Philadelphia, PA USA; Philadelphia Phillies starting pitcher Cliff Lee (33) gets a new baseball from home plate umpire Brian O'Nora (7) after giving up a home run during the game against the Milwaukee Brewers at Citizens Bank Park. The Phillies defeated the Brewers 7-6. Mandatory Credit: Eric Hartline-US PRESSWIRE
Tons of players get placed on waivers every August, but the Cliff Lee situation is a little more interesting than these situations usually are.
It's the same story every August. The trade deadline passes, and then fans start to hear about players getting placed on waivers. This is never publicly announced, but information leaks out. When people hear "waivers," they think "available." So when they hear that a team has placed a good player on waivers, they think "well why would they do that?"
Of course, these waivers are different. For many of you, this is just review. Go here and scroll down to Trading Regulations. Waivers now are revocable, meaning players can be pulled back from off of them. Players are just placed on waivers in August for purposes of allowing for possible trades. If a player clears waivers, he can be traded to anyone. If a player is claimed on waivers, he can be pulled back, traded to the claiming team, or straight-up given to the claiming team, contract and all. It seems complicated but it's not that complicated.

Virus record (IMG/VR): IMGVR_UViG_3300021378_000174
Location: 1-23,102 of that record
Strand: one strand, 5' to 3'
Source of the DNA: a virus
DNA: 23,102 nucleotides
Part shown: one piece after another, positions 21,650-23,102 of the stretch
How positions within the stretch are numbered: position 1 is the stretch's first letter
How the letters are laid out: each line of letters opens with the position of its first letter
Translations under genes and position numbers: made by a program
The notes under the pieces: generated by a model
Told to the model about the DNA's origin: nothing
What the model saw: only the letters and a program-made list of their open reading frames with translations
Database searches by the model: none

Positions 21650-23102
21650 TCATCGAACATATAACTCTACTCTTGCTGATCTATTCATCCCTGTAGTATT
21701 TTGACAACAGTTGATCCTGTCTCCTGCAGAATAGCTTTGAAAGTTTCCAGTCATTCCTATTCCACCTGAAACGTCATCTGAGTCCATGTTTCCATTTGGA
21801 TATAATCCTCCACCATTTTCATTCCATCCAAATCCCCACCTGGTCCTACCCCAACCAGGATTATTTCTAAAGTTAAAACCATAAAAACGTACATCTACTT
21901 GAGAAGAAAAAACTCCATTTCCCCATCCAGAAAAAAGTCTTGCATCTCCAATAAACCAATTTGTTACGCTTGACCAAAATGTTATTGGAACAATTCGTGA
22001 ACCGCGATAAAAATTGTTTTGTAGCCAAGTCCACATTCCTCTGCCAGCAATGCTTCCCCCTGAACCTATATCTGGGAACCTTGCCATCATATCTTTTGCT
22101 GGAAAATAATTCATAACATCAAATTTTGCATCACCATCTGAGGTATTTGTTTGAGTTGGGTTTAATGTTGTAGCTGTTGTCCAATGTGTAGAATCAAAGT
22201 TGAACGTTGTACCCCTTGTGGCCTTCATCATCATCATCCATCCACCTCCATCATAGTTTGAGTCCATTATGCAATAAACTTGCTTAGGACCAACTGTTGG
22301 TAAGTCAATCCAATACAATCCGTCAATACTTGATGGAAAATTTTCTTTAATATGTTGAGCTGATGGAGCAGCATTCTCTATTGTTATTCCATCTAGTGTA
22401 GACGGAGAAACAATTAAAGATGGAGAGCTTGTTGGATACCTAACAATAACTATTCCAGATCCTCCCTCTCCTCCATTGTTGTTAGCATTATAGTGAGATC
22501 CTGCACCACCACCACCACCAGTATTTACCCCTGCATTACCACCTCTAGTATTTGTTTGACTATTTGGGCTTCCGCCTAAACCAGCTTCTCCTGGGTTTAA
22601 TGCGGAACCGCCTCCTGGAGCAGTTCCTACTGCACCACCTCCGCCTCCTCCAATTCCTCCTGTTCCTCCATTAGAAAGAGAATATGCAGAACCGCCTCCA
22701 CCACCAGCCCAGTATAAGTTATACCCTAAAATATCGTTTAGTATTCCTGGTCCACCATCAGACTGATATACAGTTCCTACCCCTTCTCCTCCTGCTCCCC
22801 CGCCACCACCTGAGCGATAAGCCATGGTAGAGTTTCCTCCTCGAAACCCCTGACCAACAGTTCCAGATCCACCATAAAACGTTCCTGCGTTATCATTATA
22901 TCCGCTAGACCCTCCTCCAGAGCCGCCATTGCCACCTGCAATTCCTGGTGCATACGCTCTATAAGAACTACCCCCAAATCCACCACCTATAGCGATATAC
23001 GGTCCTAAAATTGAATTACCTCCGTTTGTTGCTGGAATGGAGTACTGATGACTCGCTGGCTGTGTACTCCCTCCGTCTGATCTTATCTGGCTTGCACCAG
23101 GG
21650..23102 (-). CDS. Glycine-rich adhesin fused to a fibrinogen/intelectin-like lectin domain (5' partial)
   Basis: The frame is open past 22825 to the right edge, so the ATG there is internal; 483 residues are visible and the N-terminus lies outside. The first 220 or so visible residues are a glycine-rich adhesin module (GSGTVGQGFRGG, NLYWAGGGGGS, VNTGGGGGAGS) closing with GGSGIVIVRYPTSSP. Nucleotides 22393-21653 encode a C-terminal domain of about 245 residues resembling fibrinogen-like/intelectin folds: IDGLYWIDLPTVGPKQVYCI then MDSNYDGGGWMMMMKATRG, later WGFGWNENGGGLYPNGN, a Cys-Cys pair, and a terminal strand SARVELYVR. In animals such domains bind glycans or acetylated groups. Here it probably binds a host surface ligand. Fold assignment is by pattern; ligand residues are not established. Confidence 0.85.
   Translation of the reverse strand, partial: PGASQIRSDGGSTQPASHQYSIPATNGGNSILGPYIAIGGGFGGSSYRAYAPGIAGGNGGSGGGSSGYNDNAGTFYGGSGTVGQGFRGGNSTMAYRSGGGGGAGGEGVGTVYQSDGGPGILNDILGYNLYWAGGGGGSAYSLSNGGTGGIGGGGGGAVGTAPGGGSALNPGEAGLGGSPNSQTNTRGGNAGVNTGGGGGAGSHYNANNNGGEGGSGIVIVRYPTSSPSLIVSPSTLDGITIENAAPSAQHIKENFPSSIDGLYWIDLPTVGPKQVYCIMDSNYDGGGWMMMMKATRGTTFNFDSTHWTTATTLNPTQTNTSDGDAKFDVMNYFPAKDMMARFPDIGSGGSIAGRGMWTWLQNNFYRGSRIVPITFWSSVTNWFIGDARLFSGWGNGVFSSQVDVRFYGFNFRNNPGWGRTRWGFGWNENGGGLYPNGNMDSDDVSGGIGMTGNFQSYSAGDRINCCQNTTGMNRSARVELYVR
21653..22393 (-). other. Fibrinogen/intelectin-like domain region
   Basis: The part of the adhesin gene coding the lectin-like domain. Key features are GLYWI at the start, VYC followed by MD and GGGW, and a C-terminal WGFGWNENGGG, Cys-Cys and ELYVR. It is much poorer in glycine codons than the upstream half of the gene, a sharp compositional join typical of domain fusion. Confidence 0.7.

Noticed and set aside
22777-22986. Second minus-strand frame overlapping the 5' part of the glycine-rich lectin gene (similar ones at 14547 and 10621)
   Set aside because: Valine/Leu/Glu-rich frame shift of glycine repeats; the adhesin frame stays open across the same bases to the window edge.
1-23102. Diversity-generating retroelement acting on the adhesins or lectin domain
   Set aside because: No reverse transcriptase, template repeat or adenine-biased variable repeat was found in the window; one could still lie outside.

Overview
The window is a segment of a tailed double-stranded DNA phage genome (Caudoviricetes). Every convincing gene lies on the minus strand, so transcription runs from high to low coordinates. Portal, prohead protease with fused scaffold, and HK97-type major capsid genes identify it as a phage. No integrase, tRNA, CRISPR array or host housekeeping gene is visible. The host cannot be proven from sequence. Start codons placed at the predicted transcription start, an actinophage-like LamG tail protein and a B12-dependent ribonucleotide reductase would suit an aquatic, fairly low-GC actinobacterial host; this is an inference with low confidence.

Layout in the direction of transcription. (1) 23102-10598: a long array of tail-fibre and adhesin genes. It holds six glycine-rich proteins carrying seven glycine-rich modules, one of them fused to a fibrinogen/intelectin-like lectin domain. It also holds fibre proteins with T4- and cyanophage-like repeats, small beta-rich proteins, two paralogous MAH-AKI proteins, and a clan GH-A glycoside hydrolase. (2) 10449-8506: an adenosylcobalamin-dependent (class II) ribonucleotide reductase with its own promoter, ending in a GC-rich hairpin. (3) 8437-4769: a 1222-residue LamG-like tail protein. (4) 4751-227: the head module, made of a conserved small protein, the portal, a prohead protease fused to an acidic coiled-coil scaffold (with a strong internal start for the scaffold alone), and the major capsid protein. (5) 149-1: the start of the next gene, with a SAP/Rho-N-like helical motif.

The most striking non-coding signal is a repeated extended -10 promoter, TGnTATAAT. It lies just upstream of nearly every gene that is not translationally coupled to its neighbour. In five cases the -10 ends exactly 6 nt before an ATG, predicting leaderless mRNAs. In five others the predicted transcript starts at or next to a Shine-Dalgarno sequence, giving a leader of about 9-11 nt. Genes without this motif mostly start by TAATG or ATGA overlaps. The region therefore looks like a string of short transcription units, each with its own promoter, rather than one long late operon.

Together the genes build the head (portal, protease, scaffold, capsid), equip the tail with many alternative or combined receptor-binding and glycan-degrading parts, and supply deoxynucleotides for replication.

Anyway, we're talking about this because it's August, and here's news!
Let's assume that Passan's sources are correct, because there's no reason why the Phillies wouldn't put Lee on waivers anyway. Of all of the players who have been or will be placed on waivers, Lee might have the most interesting situation. Here is what his contract looks like:
2012: ~$7 million left
2013: $25 million
2014: $25 million
2015: $25 million
2016: $27.5 million club option, $12.5 million buyout
Here is Lee's age:
And he's a month from 34. Lee is very good, and getting up there in years. He is very expensive. This is more interesting than these things usually are.
Ignore Lee's 2-6 record; that doesn't mean anything. Lee's 108 ERA+ is the worst it's been since his disastrous 2007, but Lee's peripherals remain strong. He's posted a lower FIP than Matt Cain. He's posted about the same xFIP as R.A. Dickey. He owns the National League's second-highest strikeout-to-walk ratio. Lee's fastball still sits 90-92, and he's still thrown seven out of every ten pitches for strikes.
Right now, Cliff Lee looks more or less like Cliff Lee, which means he's an ace. An ace with years and a hell of a contract. Lee is too expensive for most teams to claim on waivers, but there might be one team that could work -- the Los Angeles Dodgers.
At FanGraphs, Dave Cameron recommends that the Dodgers put a claim in for Lee. He figures they could use the short-term boost, and they could absorb the long-term cost. The Dodgers do probably make the most sense. The question then becomes, if the Dodgers were to put in a claim, could something be worked out? Would Ruben Amaro hold to his pre-deadline demands of talent plus contract assumption? Would Amaro be willing to give Lee and his contract away?
It would be a tough call for the Phillies. It would be a tough call for the Dodgers. I don't know if anything's going to happen with Cliff Lee in the coming days. But as waiver situations go, this one's a lot more interesting than pretty much all the others.